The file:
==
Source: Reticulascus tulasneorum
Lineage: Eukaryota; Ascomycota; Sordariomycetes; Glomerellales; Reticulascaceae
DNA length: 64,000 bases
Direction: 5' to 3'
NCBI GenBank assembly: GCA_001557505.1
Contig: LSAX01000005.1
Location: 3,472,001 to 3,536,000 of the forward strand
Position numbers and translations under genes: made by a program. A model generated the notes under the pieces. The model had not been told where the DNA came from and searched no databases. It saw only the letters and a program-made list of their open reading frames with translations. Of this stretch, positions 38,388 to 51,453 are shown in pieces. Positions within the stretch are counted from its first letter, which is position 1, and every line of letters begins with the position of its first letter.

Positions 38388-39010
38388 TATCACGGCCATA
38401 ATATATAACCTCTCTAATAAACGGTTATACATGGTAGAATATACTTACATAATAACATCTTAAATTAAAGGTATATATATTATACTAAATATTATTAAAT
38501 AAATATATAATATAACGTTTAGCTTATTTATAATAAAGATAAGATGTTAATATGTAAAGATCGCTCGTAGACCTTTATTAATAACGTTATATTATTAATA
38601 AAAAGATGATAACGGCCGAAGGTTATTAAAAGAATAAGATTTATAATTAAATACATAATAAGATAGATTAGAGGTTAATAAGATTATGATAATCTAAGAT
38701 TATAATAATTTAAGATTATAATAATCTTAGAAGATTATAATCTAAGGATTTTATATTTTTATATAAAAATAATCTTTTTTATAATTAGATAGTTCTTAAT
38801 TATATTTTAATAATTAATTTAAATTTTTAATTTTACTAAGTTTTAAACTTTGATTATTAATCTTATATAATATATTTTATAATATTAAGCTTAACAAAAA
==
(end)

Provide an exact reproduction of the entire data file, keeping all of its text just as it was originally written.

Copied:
Source: Reticulascus tulasneorum
Lineage: Eukaryota; Ascomycota; Sordariomycetes; Glomerellales; Reticulascaceae
DNA length: 64,000 bases
Direction: 5' to 3'
NCBI GenBank assembly: GCA_001557505.1
Contig: LSAX01000005.1
Location: 3,472,001 to 3,536,000 of the forward strand
Position numbers and translations under genes: made by a program. A model generated the notes under the pieces. The model had not been told where the DNA came from and searched no databases. It saw only the letters and a program-made list of their open reading frames with translations. Of this stretch, positions 38,388 to 51,453 are shown in pieces. Positions within the stretch are counted from its first letter, which is position 1, and every line of letters begins with the position of its first letter.

Positions 38388-39010
38388 TATCACGGCCATA
38401 ATATATAACCTCTCTAATAAACGGTTATACATGGTAGAATATACTTACATAATAACATCTTAAATTAAAGGTATATATATTATACTAAATATTATTAAAT
38501 AAATATATAATATAACGTTTAGCTTATTTATAATAAAGATAAGATGTTAATATGTAAAGATCGCTCGTAGACCTTTATTAATAACGTTATATTATTAATA
38601 AAAAGATGATAACGGCCGAAGGTTATTAAAAGAATAAGATTTATAATTAAATACATAATAAGATAGATTAGAGGTTAATAAGATTATGATAATCTAAGAT
38701 TATAATAATTTAAGATTATAATAATCTTAGAAGATTATAATCTAAGGATTTTATATTTTTATATAAAAATAATCTTTTTTATAATTAGATAGTTCTTAAT
38801 TATATTTTAATAATTAATTTAAATTTTTAATTTTACTAAGTTTTAAACTTTGATTATTAATCTTATATAATATATTTTATAATATTAAGCTTAACAAAAA